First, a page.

Refugee Boat People is Australia's Severest International Challenge

October 20, 2013

illegal immigration - Visa reporter Australia News

Illegal immigration is not only Australia’s most severe foreign policy challenge; it is also a contentions political hot potato within the country. With earlier policies having failed, the new Tony Abbott government will be hard pressed to find lasting solution to tackle the issue.

Perilous journey, hoping for a new life

In the hope of new life, hundreds of asylum seekers from Indonesia, West Papua, Vietnam and far away countries like Afghanistan, Iran and even India make a perilous sea journey in rickety unseaworthy boats in a attempt to enter Australia, illegally.

Their travel is managed by ‘people smugglers’ who buy old second-hand boats from fishermen and use it to ferry people, on a one way trip to Australia. People smugglers charge money promising of safe passage to Australia shores. For years, people have been using this route to illegally enter Australia.

Australia proposes, Indonesia refuses

Subsequent governments in Australia have attempted a combination of policy strategies and policing measures to tackle this menace. Such measures have, however, invited global condemnation due to concerns of human rights abuse.

The importance of the issue can be gauged from the fact, that the new Australian Prime Minister Mr Abbott visited Indonesia, as the first country, after assuming office. With policy experts considering Indonesia as the key source country for illegal migrants into Australia, the issue of boat people topped the agenda for discussions between the two countries.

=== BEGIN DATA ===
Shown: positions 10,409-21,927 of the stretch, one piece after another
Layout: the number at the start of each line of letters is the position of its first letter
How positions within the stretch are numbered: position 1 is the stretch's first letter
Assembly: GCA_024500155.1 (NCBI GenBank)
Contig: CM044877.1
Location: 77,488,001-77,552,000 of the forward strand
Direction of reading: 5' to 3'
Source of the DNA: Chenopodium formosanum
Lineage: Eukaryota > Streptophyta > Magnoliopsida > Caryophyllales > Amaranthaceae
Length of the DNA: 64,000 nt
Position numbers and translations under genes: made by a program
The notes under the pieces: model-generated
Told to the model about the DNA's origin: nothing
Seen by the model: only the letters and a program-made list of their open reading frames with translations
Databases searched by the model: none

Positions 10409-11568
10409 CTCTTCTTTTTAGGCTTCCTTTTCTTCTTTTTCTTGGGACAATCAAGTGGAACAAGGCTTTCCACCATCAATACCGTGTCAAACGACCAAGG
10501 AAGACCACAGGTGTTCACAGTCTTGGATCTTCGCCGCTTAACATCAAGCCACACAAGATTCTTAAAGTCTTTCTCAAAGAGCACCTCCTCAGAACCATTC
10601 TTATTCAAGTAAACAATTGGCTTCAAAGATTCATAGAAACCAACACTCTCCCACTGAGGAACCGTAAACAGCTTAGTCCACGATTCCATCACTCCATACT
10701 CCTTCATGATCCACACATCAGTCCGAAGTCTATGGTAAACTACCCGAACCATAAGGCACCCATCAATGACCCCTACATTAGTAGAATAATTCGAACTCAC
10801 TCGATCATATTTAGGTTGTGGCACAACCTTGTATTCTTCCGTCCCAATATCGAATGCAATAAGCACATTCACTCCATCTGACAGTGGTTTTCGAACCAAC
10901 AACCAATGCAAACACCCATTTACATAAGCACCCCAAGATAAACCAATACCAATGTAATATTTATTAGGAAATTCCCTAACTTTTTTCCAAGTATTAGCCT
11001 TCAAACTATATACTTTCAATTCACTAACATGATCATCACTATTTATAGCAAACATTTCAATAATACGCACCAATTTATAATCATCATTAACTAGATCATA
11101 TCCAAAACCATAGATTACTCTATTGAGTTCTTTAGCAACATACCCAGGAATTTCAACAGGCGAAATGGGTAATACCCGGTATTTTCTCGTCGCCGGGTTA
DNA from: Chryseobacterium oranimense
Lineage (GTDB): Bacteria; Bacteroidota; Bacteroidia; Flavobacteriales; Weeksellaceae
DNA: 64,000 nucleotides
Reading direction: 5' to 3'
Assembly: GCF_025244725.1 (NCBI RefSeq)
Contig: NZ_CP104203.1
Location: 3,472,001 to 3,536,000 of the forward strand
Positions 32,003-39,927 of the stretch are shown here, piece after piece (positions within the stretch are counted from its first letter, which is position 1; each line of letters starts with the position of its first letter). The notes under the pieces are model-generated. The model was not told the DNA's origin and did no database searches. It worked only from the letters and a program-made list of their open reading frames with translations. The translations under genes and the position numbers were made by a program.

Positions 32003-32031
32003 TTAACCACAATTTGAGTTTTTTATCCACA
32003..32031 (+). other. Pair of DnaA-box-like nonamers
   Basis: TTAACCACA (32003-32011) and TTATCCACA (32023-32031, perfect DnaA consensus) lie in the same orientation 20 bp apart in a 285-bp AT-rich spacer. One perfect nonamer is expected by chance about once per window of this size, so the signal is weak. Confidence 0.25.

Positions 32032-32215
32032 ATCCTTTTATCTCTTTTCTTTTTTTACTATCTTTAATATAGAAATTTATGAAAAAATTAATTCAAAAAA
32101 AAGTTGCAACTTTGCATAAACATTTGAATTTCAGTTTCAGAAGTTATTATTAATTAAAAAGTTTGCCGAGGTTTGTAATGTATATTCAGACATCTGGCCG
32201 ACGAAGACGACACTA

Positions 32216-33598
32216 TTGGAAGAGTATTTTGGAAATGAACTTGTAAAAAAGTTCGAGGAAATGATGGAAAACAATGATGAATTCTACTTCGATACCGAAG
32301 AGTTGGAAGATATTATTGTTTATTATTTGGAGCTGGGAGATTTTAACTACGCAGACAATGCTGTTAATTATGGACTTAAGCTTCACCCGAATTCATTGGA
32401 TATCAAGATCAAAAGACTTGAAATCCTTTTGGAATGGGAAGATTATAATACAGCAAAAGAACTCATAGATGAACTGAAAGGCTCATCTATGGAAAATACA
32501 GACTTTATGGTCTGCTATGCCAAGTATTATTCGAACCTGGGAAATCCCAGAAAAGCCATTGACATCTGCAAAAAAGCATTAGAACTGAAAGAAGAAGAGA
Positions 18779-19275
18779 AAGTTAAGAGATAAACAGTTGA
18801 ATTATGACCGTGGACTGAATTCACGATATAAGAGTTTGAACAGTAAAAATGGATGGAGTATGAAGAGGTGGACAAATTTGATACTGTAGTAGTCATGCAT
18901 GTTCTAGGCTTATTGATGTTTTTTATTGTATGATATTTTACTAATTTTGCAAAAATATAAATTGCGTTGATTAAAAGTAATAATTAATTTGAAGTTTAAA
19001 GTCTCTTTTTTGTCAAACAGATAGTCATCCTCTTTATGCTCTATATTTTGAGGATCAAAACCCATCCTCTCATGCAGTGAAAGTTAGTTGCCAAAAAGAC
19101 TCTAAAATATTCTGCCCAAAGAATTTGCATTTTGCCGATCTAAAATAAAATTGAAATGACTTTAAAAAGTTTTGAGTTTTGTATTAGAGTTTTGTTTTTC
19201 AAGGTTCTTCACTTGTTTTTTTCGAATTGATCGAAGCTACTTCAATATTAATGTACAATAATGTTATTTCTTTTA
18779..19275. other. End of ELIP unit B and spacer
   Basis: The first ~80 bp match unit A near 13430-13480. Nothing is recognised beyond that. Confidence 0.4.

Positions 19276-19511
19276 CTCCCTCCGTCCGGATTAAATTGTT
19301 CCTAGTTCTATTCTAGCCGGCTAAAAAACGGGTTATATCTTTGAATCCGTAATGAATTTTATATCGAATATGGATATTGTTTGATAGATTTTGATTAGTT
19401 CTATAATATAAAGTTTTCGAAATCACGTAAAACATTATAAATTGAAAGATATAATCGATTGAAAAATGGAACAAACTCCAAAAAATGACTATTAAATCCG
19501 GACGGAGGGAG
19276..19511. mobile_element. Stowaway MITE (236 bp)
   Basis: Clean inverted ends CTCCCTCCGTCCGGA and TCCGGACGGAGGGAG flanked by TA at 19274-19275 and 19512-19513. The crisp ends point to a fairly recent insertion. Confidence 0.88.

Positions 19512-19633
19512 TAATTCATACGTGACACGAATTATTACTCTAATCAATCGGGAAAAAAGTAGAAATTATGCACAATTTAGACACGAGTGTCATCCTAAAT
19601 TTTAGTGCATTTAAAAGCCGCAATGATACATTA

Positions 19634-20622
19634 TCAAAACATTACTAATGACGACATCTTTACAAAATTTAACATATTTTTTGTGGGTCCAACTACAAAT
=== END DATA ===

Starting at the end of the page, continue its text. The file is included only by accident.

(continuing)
For years, Mr Abbott has been campaigning for turning boats back to Indonesia and deporting people to their countries of origin.  In line with their strategy, Australian authorities detained 18 Indian asylum seekers recently, who are likely to be sent back to India.

Indonesia, on the other hand, argues that the asylum seekers are not its problem. The Indonesian government has already indicated that it will not accept any returning boats, despite their country of origin. Similarly, Indonesia objects the penetration of Australian intelligence network that are paying Indonesian fisherman for information of refugee boat departures and buying out their old boats to avoid them from selling it to people smugglers.

Past strategies, mixed results

The issue of people smuggling was managed by former Australian Prime Minister John Howard through a combination of strategy by sending asylum seekers to several detention centres in Pacific island nations and refusing entry or turning back boats. These measures led to a drastic drop in boat arrivals. However, under the Labor governments of Kevin Rudd and Julia Gillard later, the focus shifted, bringing the boat people back.

The Australian government, eventually, stuck a deal with Papua New Guinea (PNG) to settle all asylum seekers there, even those with genuine reasons. The Australian policy, however, has not gone down too well among the local PNG population.

With earlier policies having failed to find a lasting solution, the Abbott government, will continue to remain focused on Australian severest foreign policy challenge - managing illegal immigration into the country. 


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